Defence firms 'not open about anti-corruption measures'

Euofighter jet made by BAE systems
Image caption British defence contractor BAE Systems is one of those named in the study

Two-thirds of the world's biggest defence companies do not provide enough evidence about how they fight corruption, a pressure group has said.

Transparency International looked at firms from the 10 largest arms exporting nations including the UK, US, Russia, Germany, France and China.

The 129 firms it studied are worth more than $10tn (£6tn) and are responsible for over 90% of global arms sales.

It says corruption in the industry puts "international security at risk".

The study analyses what the biggest defence companies around the world do, or fail to do, to prevent corruption.

Transparency International rates them both on the amount of information publicly available about how they tackle corruption, but also - for the 34 companies who submitted answers - on their internal ethics and compliance methods.

Limited information

The companies - with a combined revenue of more than £300bn - are graded from A to F, with A representing the most extensive evidence of firms' anti-corruption systems.

Only one firm, the American Fluor Corporation, gets an A overall, while the British defence giant, BAE Systems, rates a B in both categories.

The European aerospace company EADS rates a C for the information it makes public on its anti-corruption practices, while British firms Serco group and Qinetiq each get a B in that category.

French company Dassault aviation rates a D, for limited information, while 47 companies from countries ranging from China and Russia to Pakistan rate an F, for putting up little or no evidence of the anti-corruption systems they may have in place.

The Transparency International Defence Companies anti-corruption index 2012 finds that 85% of defence industry leaders are not speaking up enough about the importance of ethics and preventing corruption.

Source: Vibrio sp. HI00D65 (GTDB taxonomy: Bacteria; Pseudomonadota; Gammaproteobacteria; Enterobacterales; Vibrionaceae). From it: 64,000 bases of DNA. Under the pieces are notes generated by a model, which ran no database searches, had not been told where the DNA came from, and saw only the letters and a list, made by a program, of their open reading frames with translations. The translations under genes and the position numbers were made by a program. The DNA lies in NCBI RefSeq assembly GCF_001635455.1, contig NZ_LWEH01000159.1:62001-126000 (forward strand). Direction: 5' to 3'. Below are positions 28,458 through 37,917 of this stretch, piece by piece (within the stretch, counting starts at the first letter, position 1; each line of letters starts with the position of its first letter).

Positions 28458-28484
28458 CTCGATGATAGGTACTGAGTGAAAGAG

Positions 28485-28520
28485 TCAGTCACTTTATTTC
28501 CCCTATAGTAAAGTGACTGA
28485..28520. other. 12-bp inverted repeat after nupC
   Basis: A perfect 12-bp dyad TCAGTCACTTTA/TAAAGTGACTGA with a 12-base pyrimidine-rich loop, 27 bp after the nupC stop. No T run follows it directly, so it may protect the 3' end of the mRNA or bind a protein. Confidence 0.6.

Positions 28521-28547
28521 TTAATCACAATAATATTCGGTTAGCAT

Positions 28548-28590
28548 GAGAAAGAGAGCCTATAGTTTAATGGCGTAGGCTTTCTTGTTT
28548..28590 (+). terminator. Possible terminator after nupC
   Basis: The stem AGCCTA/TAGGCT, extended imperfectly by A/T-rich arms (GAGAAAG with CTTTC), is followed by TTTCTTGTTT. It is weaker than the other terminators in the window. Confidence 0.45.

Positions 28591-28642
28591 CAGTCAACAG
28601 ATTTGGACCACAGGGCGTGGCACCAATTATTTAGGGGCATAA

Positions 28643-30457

It also says that only 10% of companies have good disclosure of what they do to stop it, although Transparency says that's better than a decade ago.

Secret contracts

Study author Mark Pyman says that one of the reasons the defence industry has been prone to corruption in the past is that so many defence contracts have been secret, with little public pressure brought to bear.

He describes corruption in defence as "dangerous, divisive and wasteful".

"It puts international security at risk, and billions can be wasted in dishonest arms deals," he said.

Former Nato Secretary General Lord Robertson believes that legislation, in the form of the British bribery act, has helped to galvanize defence companies to act to tackle corruption.

Commenting on the index, he says companies "must have a reputation for zero tolerance to corruption."

He said: "By having the right anti-corruption systems in place, companies can avoid a drop in stock prices, blacklists, and even prison.

"It is in their interest to take action, and this index provides the guidance to do so."

Transparency International hopes that its defence companies' anti-corruption index will encourage good practice, and raise standards globally.

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